Today I saw the most astonishing thing I’ve seen in some time: a vast bracket fungus, probably climacodon septentrionalis, on a hardwood bordering Salem Cemetery in Hamlin, Pennsylvania (figure 1).
It’s not like I’ve never seen brackets before: I’ve photographed some handsome bracket fungi in St. Mary’s City, Maryland (figure 2)
and some handsome turkey tails in Dunmore, Pennsylvania (figure 3);
I think I’ve even seen some laetipori sulphurei in the scar caused by a long-lopped off limb of my favorite beech tree, in Dunmore (figure 4).
But the rare, beautiful symmetry and size of the noble climacodon septentrionalis I saw today made it a thrilling accidental discovery. I estimate the size as twice that of an American football.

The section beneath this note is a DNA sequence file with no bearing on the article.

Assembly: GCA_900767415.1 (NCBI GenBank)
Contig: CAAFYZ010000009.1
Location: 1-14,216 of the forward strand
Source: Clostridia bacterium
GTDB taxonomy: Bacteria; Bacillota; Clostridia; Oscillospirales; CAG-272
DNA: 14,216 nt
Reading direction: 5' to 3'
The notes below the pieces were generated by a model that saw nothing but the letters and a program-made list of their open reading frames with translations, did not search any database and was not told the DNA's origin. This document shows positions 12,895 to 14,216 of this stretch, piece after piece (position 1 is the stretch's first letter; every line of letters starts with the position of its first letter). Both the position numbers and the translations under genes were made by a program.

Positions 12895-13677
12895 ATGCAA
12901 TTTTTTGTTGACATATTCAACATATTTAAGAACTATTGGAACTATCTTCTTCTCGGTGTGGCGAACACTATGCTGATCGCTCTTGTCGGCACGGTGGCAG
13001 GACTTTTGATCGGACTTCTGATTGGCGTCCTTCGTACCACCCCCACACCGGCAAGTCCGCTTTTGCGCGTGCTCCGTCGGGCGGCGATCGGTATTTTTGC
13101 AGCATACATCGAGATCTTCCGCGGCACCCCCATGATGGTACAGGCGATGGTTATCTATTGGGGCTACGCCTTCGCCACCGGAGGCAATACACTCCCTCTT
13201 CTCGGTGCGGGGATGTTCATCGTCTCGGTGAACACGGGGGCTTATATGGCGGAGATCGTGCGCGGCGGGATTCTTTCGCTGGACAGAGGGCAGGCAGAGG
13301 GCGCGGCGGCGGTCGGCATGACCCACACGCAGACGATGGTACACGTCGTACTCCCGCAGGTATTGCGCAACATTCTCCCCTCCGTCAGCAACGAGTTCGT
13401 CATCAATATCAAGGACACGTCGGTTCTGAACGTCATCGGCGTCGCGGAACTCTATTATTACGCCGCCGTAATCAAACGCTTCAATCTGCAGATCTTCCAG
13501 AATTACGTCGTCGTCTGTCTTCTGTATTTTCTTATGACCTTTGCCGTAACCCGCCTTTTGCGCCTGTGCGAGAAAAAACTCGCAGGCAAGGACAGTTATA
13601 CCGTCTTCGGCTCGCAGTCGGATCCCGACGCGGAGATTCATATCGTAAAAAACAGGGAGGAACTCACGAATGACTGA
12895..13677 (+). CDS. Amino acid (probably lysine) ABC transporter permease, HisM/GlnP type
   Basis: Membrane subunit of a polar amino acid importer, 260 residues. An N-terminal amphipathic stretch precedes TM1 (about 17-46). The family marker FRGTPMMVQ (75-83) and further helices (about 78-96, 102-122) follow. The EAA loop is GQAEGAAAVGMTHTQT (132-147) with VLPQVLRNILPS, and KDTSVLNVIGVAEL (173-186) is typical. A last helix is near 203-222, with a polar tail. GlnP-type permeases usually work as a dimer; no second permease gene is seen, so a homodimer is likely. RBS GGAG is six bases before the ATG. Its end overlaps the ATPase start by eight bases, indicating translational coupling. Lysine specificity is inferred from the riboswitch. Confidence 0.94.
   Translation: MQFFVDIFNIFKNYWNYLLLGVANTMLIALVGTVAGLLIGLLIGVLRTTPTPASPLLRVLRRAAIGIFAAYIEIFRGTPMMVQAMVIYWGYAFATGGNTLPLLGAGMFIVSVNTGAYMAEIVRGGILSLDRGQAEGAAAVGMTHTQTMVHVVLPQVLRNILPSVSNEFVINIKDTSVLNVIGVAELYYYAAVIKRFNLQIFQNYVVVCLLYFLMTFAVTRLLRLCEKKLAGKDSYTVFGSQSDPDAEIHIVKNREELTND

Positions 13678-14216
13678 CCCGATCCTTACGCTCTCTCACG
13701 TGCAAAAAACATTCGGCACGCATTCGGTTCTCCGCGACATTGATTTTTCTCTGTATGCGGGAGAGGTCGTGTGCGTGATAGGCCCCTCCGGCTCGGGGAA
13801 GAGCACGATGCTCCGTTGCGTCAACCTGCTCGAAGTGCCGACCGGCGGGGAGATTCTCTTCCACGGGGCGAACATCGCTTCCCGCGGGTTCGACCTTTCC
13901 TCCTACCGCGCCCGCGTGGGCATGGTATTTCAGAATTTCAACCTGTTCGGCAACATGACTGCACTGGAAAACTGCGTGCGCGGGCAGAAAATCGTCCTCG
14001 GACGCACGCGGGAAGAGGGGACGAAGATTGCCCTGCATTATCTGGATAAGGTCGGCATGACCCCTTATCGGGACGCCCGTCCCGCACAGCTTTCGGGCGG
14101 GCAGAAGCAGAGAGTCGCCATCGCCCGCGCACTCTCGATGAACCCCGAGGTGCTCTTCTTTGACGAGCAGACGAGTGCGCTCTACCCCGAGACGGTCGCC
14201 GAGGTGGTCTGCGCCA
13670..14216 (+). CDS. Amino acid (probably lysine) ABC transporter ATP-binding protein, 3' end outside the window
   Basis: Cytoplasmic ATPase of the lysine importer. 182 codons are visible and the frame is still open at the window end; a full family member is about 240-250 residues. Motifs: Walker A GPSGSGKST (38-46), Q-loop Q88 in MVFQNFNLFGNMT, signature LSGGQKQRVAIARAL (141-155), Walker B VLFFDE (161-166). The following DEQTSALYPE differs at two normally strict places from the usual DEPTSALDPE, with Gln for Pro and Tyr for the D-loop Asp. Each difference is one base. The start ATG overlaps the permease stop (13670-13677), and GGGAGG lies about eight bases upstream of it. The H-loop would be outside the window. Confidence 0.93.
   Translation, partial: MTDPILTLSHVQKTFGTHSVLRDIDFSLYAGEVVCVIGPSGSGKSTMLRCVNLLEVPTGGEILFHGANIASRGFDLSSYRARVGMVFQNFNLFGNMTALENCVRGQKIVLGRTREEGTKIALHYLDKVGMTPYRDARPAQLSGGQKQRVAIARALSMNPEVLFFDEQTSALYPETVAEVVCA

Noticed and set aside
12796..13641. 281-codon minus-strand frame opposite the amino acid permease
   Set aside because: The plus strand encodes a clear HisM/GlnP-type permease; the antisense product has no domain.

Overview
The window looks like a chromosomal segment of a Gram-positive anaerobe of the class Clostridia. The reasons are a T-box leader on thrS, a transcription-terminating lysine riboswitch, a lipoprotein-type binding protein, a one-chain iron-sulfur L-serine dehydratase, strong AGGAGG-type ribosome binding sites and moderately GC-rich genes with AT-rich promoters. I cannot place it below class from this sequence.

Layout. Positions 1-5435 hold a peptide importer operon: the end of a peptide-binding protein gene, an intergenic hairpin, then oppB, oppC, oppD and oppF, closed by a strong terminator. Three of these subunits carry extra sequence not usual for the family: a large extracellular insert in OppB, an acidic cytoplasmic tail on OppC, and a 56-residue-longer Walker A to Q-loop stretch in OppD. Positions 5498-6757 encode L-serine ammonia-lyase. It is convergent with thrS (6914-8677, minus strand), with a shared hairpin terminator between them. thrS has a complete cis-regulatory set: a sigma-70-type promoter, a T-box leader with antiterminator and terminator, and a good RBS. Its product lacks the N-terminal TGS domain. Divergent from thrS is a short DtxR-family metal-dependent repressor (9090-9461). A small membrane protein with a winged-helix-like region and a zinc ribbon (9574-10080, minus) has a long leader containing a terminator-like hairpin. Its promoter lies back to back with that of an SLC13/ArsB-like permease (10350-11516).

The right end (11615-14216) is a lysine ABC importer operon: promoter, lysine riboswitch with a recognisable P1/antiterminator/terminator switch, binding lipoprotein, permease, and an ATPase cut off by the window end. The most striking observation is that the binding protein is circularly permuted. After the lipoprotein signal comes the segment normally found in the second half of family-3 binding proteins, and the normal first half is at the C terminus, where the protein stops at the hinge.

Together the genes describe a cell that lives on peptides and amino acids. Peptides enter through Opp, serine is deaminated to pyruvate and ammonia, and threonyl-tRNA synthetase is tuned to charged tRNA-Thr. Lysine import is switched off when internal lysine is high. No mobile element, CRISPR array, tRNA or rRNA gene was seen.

Had you seen it, you might reasonably have said, “why, it looks like a fingerprint,” or, “watch out for that beehive!” In my case, you can deduce my misspent youth amongst Greco-Roman antiquities from my inner monologue, “what on earth is that thing that looks like a uterus votive!” (Figure 5)
When ancient people appealed to the gods for help in some area of the body they sometimes offered a representation of the body part (an ‘anatomical votive‘) either as a sort of promissory note for an anticipated cure or to give thanks for a cure thought to have been effected. One still sees this in (for example) Italy and elsewhere in Roman Catholic contexts today.